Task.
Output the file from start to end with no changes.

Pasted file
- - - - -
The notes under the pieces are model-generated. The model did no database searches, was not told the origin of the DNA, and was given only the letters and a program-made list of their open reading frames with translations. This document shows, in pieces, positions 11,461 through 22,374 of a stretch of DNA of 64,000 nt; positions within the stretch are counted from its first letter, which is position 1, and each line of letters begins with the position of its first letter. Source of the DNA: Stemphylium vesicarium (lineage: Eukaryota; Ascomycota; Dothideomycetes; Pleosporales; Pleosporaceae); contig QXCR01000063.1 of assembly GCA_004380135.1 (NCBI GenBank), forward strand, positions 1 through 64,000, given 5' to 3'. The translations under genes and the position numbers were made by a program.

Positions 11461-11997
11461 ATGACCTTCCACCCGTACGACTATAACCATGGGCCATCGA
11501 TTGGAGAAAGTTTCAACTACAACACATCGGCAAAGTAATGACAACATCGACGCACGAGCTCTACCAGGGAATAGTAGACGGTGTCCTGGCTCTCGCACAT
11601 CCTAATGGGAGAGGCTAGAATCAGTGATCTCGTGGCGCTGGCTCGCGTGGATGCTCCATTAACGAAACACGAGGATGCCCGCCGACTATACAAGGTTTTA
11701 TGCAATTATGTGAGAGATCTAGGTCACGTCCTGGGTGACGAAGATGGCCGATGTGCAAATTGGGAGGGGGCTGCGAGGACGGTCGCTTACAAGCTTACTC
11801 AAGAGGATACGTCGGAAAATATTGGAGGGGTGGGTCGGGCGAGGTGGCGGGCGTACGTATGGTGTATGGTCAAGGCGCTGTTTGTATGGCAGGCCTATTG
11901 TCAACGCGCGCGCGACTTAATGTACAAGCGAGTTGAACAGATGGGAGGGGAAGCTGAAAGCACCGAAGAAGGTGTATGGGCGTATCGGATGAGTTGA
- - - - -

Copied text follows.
The notes under the pieces are model-generated. The model did no database searches, was not told the origin of the DNA, and was given only the letters and a program-made list of their open reading frames with translations. This document shows, in pieces, positions 11,461 through 22,374 of a stretch of DNA of 64,000 nt; positions within the stretch are counted from its first letter, which is position 1, and each line of letters begins with the position of its first letter. Source of the DNA: Stemphylium vesicarium (lineage: Eukaryota; Ascomycota; Dothideomycetes; Pleosporales; Pleosporaceae); contig QXCR01000063.1 of assembly GCA_004380135.1 (NCBI GenBank), forward strand, positions 1 through 64,000, given 5' to 3'. The translations under genes and the position numbers were made by a program.

Positions 11461-11997
11461 ATGACCTTCCACCCGTACGACTATAACCATGGGCCATCGA
11501 TTGGAGAAAGTTTCAACTACAACACATCGGCAAAGTAATGACAACATCGACGCACGAGCTCTACCAGGGAATAGTAGACGGTGTCCTGGCTCTCGCACAT
11601 CCTAATGGGAGAGGCTAGAATCAGTGATCTCGTGGCGCTGGCTCGCGTGGATGCTCCATTAACGAAACACGAGGATGCCCGCCGACTATACAAGGTTTTA
11701 TGCAATTATGTGAGAGATCTAGGTCACGTCCTGGGTGACGAAGATGGCCGATGTGCAAATTGGGAGGGGGCTGCGAGGACGGTCGCTTACAAGCTTACTC
11801 AAGAGGATACGTCGGAAAATATTGGAGGGGTGGGTCGGGCGAGGTGGCGGGCGTACGTATGGTGTATGGTCAAGGCGCTGTTTGTATGGCAGGCCTATTG
11901 TCAACGCGCGCGCGACTTAATGTACAAGCGAGTTGAACAGATGGGAGGGGAAGCTGAAAGCACCGAAGAAGGTGTATGGGCGTATCGGATGAGTTGA